CBS, staring down the barrel of 22 new shows on NBC and ABC next fall, is expected to stand relatively pat with its lineup, based on the assumption that providing viewers some stability and familiarity may be the best course.

Last fall, the four prime time services debuted 33 new shows, making it tough to get viewers to sample new series. As a result, the season yielded few hits, and its top new series was “Dr. Quinn, Medicine Woman,” which bowed in January.

A priority for top-rated CBS will be solidifying “Dr. Quinn’s” lead-in Saturday and putting that night in the web’s win column. With NBC offering comedies and ABC a variety show at 9 p.m., CBS will likely look for an hour series (Fred Silverman and Dean Hargrove’s Dick Van Dyke hour, which has an eight-episode order, has been mentioned) to bridge the gap between “Dr. Quinn” and the Chuck Norris action series “Walker, Texas Ranger.”

Also, CBS is said to be considering another stab at comedy from 8-9 p.m. Wednesdays leading into “In the Heat of the Night” and “48 Hours.” Despite fairly good results for reality series “How’d They Do That?,” sources say CBS believes it can sell sitcoms for more to advertisers in the upfront market and has the Lorimar show to fall back on.

The web tried a similar approach two seasons ago with “The Royal Family,” which performed reasonably well at 8 p.m. Wednesdays prior to the sudden death of star Redd Foxx. ABC will also have two unproven comedies in the hour, “Thea” and “Joe’s Life.”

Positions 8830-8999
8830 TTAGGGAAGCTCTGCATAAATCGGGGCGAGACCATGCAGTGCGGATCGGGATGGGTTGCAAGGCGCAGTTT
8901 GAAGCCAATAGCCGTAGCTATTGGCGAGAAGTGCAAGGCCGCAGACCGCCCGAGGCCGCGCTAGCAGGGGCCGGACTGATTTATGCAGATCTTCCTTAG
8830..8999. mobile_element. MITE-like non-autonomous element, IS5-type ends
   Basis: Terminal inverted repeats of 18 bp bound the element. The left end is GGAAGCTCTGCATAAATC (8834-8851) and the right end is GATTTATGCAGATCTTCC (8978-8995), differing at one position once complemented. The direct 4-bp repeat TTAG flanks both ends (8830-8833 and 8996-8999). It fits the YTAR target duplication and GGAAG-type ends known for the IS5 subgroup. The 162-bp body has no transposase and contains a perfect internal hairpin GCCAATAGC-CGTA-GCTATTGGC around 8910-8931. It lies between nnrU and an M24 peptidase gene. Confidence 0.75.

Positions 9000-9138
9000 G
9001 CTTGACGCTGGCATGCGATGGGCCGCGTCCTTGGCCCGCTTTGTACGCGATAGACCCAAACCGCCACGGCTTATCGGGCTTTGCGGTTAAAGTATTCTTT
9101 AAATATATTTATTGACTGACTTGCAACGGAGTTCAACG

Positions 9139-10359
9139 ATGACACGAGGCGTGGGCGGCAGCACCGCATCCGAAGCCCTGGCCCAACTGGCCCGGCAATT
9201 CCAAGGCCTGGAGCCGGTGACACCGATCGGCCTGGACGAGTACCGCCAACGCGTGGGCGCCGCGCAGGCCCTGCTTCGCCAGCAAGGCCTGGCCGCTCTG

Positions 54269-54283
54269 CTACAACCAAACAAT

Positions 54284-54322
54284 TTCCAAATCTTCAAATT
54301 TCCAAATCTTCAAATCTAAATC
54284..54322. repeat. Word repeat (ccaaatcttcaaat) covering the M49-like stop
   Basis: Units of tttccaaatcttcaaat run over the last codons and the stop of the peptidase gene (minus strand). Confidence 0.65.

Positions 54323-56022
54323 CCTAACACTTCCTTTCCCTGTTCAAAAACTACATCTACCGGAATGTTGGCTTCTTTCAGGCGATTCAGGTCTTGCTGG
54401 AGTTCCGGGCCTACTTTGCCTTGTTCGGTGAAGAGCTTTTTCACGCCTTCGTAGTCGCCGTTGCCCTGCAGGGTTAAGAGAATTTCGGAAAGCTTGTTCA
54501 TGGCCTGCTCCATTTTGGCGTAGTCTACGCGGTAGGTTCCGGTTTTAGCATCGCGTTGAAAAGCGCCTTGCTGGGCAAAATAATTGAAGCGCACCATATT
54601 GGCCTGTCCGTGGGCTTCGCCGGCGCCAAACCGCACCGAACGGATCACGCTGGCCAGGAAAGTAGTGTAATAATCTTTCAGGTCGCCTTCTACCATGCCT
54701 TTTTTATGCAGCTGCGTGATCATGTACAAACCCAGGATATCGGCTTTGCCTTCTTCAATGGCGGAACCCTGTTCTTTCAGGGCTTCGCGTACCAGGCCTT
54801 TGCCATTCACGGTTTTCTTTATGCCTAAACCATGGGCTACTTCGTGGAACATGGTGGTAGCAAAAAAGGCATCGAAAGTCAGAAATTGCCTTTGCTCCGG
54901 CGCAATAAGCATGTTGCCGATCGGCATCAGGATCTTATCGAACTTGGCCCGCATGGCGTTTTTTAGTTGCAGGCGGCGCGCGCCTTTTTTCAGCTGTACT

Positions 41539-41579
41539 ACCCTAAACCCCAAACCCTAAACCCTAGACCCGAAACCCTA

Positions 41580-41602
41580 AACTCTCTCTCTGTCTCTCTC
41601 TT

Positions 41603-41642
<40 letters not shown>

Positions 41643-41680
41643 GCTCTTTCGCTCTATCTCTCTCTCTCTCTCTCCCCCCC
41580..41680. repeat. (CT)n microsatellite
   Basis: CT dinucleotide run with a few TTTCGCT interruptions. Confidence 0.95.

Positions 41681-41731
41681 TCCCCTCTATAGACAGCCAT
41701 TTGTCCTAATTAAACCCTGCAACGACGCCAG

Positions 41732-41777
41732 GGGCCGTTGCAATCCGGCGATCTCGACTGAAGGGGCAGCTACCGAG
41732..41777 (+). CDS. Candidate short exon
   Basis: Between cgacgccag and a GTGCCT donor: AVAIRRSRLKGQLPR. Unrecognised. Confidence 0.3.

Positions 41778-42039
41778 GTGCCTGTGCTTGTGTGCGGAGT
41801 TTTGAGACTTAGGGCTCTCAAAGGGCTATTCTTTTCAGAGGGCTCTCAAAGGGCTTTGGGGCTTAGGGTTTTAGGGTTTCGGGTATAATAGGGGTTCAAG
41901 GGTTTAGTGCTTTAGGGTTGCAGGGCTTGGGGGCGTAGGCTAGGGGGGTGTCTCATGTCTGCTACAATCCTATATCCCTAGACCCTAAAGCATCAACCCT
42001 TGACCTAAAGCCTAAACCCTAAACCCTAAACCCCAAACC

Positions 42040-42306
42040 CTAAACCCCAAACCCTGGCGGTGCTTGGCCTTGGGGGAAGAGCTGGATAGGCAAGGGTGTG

Some of CBS’ toughest choices involve configuring its Monday and Friday comedy blocks, with “Designing Women” gone and “Major Dad” on the fence. TriStar’s “Good Advice” is among the first-year shows expected to come back, with Shukovsky English Entertainment’s “Love and War” likely to hang on to the post-”Murphy Brown” slot and the Thomasons’ “Hearts Afire” possibly shifting to Friday.

New comedies given the best chance for making the lineup are “Dave’s World,” an in-house show based on work by columnist Dave Barry and starring Harry Anderson; and “It Had to Be You,” a Lorimar sitcom pairing Faye Dunaway and Robert Urich. Others mentioned include “The Nanny,” the latest Fran Drescher sitcom, from TriStar, possibly for midseason; and “Tall Hopes,” Warner Bros.’ pilot featuring stand-up comic George Wallace.

With “Cheers” and “Knots Landing” gone, one big question mark for CBS is how to attack Thursday. The net is expected to unveil its fall lineup by the end of this week and will present it to advertisers Monday.

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